Podcasts are a great way to consume content. It allows you to multitask by enabling you to increase your knowledge while doing manual, repetitive tasks. Personally I listen to podcasts while washing dishes, cleaning baby bottles, or while cleaning the house. This makes sure that I continue my learning and make those seemingly tedious tasks more “productive”.
There are many personal finance podcasts out there, but here are the ones that stood out with me. This list may be updated in the future as I am exposed to more podcasts.
Radical Personal Finance
Joshua Sheats, MSFS, CFP®, CLU®, ChFC®, CASL®, CAP®, RHU®, REBC® is a former financial advisor turned personal finance podcast host. He has acquired many certifications and is very knowledgable about topics related to finance. His podcasts cover a wide breadth and depth of topics and he is an effective interviewer as well.
A big difference between Radical Personal Finance (RPF) and other podcasts are the length of the shows, usually lasting for more than an hour. Joshua’s speaking style is engaging though, so it is not hard to listen to it for an extended period of time.
He also has strong opinions about some topics particularly regarding education, which he says is just a tool of the government in order to control the people. Because of this he is an advocate of independent educational programs like homeschooling. Being a Christian, he is also aligning his financial decisions with Christian values, but he is also taking into account good financial habits coming from other beliefs, like Judaism.
Brandon is a software developer, and I heard he is specifically a Ruby on Rails developer like me! He has an interesting take on early retirement and has a deep technical background on the tips and tricks you can employ if you are aspiring for early retirement. He is an excellent interviewer as well and all of the people that he interviews on his show are big names in the field of personal finance.
The techniques and formulas that he describe in his website and podcast apply mostly to a US audience, like mega-backdoor Roth, Roth conversion ladders, and so forth. If you are listening outside the US, these may not be specifically applicable to you, however the general concepts regarding frugality and finances are very much applicable.
Brandon is limiting his podcasts to less than an hour, which may be a good fit for most people, however personally I find that there should probably more depth in his shows if he allowed his time freely for discussion.
Money for the Rest of Us
David Stein is a retired investment manager and unlike some of the podcast hosts about personal finance, has actually achieved early retirement and financial independence using his skills in investment.
The podcast is very useful for beginners, especially the first few episodes, as David makes complex economic and financial topics more accessible and easy to understood for normal people, hence the podcast title. After many years working on the investment space he has deep technical knowledge on how money and the economy works, and guides you on how you can use this knowledge in your own financial journey.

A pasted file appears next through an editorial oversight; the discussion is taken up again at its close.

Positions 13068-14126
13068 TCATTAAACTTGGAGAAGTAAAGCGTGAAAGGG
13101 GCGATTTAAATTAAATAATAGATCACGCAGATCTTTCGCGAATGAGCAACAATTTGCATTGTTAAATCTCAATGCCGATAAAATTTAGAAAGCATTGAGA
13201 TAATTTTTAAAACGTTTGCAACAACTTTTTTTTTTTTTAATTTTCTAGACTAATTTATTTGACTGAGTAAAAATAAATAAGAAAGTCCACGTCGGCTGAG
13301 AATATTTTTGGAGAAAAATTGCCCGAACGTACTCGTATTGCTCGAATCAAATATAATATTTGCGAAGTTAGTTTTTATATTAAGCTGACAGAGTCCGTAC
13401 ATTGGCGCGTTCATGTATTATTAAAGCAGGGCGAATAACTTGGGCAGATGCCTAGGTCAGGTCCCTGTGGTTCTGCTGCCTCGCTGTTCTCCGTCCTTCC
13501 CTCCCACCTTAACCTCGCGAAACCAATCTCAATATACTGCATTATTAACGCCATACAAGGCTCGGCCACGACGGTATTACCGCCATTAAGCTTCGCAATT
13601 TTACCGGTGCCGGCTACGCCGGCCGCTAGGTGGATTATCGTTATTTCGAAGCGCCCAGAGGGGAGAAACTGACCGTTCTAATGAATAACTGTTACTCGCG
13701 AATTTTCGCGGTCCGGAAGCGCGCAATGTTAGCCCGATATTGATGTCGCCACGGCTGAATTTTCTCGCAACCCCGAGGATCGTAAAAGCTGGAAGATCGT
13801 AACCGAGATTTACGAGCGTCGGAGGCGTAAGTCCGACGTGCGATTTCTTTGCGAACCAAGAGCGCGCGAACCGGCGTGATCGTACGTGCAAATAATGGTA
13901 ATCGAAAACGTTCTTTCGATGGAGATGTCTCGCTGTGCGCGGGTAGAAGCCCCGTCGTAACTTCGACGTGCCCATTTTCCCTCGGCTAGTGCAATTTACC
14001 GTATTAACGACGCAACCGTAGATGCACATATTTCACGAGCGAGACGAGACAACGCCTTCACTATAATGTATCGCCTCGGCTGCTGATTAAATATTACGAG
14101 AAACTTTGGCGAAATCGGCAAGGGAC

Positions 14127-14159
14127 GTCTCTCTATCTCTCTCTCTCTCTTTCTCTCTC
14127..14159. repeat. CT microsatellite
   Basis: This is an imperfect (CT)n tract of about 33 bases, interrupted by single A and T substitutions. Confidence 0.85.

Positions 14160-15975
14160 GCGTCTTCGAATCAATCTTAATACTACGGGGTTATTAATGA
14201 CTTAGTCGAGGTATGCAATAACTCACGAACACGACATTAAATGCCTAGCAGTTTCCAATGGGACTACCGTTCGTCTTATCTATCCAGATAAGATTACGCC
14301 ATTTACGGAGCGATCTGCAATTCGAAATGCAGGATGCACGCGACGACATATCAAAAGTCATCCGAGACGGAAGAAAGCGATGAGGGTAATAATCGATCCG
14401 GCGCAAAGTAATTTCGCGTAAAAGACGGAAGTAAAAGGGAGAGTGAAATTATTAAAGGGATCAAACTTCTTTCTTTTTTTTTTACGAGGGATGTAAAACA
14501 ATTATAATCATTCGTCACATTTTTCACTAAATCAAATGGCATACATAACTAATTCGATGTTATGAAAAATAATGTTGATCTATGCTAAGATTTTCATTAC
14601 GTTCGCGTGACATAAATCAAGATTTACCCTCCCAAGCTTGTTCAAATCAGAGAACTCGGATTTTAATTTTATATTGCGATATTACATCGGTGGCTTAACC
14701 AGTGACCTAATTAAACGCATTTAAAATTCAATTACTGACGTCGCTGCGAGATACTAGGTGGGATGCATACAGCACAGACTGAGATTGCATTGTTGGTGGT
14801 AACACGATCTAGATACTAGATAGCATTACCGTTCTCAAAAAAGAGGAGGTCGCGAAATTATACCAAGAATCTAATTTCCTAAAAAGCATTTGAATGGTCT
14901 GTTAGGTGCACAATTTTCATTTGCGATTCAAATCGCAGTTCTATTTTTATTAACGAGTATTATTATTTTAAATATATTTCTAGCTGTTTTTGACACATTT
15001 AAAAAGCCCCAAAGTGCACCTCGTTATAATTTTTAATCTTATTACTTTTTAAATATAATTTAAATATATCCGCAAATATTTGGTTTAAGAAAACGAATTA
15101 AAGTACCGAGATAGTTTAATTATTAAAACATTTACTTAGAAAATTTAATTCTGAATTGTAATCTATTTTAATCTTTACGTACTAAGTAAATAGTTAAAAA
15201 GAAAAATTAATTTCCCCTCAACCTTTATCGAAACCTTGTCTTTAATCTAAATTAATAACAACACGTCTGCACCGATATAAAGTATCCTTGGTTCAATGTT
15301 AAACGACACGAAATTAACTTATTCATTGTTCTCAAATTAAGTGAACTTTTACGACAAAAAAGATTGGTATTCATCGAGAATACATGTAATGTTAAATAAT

David talks somewhat slowly and I had gotten feedback that it makes them go to sleep, which is a shame since I find the topics and the way he explains it really interesting if you can get past the speaking style. Also as the podcast episodes go on, it becomes more about him citing specific examples in his life that apply to the current topic, and can sometimes seem too general and not practical. For more practical discussion he has set up a separate (paid) service in https://moneyfortherestofushub.com.
You Need a Budget (YNAB)
Jesse Mecham, the podcast host, is also the CEO of the company YNAB (You Need a Budget). His budgeting software tool started out as a spreadsheet that they personally used to manage their own money and get out of their difficult financial situation. Since then it has evolved into a desktop, web and a mobile application and has helped users around the world to manage and budget their money. I have read only positive reviews of the YNAB software although I have not personally tried it.
Their philosophy is summarized as follows:
- Give every dollar a job
- Save for a rainy day
- Roll with the punches
- Live on last month’s income
The podcast focuses on each of the four principles and Jesse provides practical tips and tricks on how to apply these principles in your personal budget. Each episode is only around 15 minutes long, so this is suitable for quick breaks, quick commutes, or whenever you have a bit of a free time. These bite-sized episodes maintain the focus of each topic and prevents it from branching out into several topics.
Side Hustle Show
Nick Loper is the founder of Side Hustle Nation, a great resource for people who want to set up their own personal projects or side hustle, with the purpose of generating income from those projects. Nick is also the host of the podcast Side Hustle Show where he interviews successful side hustlers and extracts their experience so that listeners can also generate ideas for their own side businesses.
The interviews come from all different types of projects and different methods, and you may find that you need to personally choose which ones you want to listen to that fits your personality.
Leapreneur Insights (Philippines)
Jerry Ilao is an entrepreneur that interviews other Philippine entrepreneurs on how they have achieved success and what are the trials that they faced.
This is a Philippine-based show so the language is in Filipino. The interviews are also done in a conversational format which often sounds informal, and so it has a different style than most of the existing podcasts relating to finance.